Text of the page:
Now Playing! Cinema at Home, From Your Favorite Local Theaters

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Still from 'José.' (Courtesy of the Roxie)

In the early days of the COVID-19 shutdown, both the trade and mainstream press fretted that the spike in home streaming would accelerate the decline, if not demise, of the theater experience. Even at this premature date, it seems safe to conclude that, for better or worse, it will take more than a pandemic to knock out Hollywood blockbusters and the multiplexes that show them.

On the contrary, sheltering in one’s own place has reminded us of the fundamental need to congregate with strangers in public spaces. I’ll wager that well after lockdown fever has subsided and pent-up demand is fulfilled—by next summer, let’s say—people will pack movie theaters in numbers not seen since the turn of the millennium.

Arthouse cinemas, located in dense urban centers and catering to diverse tastes, will likewise thrive. Even now, the arthouses—in partnership with innovative independent distributors—have been quick to respond to the current climate via virtual cinemas. As an alternative to video on demand through your cable TV box, your favorite theater is offering new foreign films, indies and documentaries for your rental pleasure.

Cinema at home provides a revenue stream for specialized theaters, and a way for filmgoers to support their local haunts until we can amble down the aisles in person. The programming typically combines wide releases with exclusive picks, sometimes with variable pricing. Bookmark this page and check your favorite theater’s offerings regularly.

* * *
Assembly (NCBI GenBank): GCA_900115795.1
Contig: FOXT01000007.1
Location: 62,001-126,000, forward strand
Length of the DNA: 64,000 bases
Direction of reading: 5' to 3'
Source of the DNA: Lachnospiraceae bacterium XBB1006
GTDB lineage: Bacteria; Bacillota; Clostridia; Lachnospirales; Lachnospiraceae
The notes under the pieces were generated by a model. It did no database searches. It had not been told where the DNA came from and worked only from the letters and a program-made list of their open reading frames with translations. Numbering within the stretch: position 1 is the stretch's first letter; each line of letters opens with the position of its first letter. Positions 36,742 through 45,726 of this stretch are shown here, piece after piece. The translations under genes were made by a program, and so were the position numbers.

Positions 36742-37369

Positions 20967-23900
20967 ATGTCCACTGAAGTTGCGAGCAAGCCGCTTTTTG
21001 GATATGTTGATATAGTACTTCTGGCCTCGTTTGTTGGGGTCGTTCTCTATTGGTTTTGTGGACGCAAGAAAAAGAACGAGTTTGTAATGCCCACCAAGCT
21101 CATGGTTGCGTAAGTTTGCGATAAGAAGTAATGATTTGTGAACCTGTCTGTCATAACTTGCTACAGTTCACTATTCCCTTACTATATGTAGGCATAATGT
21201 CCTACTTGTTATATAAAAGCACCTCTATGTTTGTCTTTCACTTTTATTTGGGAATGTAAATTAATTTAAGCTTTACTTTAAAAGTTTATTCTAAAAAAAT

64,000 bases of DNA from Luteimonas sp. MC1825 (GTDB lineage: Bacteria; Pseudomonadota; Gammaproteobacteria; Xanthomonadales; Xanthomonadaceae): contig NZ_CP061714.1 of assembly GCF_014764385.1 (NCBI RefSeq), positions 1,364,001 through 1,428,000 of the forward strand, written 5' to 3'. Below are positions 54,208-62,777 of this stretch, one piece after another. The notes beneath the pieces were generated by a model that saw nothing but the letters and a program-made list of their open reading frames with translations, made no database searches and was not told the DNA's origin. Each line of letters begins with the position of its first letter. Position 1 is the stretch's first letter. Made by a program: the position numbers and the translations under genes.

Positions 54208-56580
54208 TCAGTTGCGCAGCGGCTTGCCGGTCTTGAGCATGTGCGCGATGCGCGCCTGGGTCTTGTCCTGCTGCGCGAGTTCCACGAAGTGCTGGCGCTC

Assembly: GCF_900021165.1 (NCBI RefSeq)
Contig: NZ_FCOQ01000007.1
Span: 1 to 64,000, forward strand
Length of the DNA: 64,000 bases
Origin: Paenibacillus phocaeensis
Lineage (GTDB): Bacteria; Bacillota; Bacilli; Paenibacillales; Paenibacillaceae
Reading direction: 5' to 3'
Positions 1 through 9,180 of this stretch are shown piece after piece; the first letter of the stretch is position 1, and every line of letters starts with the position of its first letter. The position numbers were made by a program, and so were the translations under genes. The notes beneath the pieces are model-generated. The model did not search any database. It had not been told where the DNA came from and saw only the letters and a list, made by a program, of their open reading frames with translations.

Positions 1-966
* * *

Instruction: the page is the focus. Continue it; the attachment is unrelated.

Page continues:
Still from 'Lucky Grandma.' (Courtesy of the Roxie)

Alamo Drafthouse
The Texas chain with the Mission District outpost has an extensive online selection, Alamo On Demand, that ranges from this week’s releases (Lucky Grandma) to recent stuff you may have missed (Portrait of a Lady on Fire) to vintage faves (Rock ‘n’ Roll High School).

The East Bay pantheon’s online cinema, BAMPFA from Home, hosts limited runs of restorations and revivals (Hungarian director István Szabó’s ’80s triumphs Confidence, Mephisto and Colonel Redl) as well as hotly anticipated new films (The Cordillera of Dreams, Patricio Guzmán’s latest profound essay on Chilean geography, politics and memory).

The nonprofit parent of the Balboa and the Vogue has curated an excellent virtual screening room of new and recent films. The foodie doc Diana Kennedy: Nothing Fancy is on now, with Penny Lane’s latest curio, Hail Satan? opening Friday, June 5. Mark your calendar for June 26 and Ella Fitzgerald: Just One of Those Things.


Marin’s indie stalwart offers a wide-ranging smorgasbord, from the timely (unhappily so) documentary American Trial: The Eric Garner Story to the British heart-tugger Military Wives (starring international treasure Kristin Scott Thomas and Sharon Horgan).

Ursula von Rydinsgsvard's sculpture 'Ona' at Barclays Center, Brooklyn, 2013. (Courtesy of the filmmaker)

Roxie Virtual Cinema is the place to find fringier docs and indies like José, Li Cheng’s gay love story set in Guatemala City. The Roxie also programs non-exclusives, such as Ursula von Rydingsvard: Into Her Own, a portrait of the revered sculptor opening Friday, June 5 at several of the theaters on this list.

Smith Rafael Film Center
The California Film Institute’s Rafael@Home offers an eclectic and often-surprising lineup, including the work of Marin County filmmakers Nancy Kelly and Kenji Yamamura (the splendidly restored 1991 Western Thousand Pieces of Gold, pairing a young Rosalind Chao and Chris Cooper) and Eli Adler (Surviving Skokie, a gripping 2015 doc about post-Holocaust anti-Semitism).

While some films are only available for a limited time, it turns out it’s often easier to extend a virtual booking than a physical one. That’s not a reason to procrastinate, mind you, but it is a rare silver lining in the current maelstrom.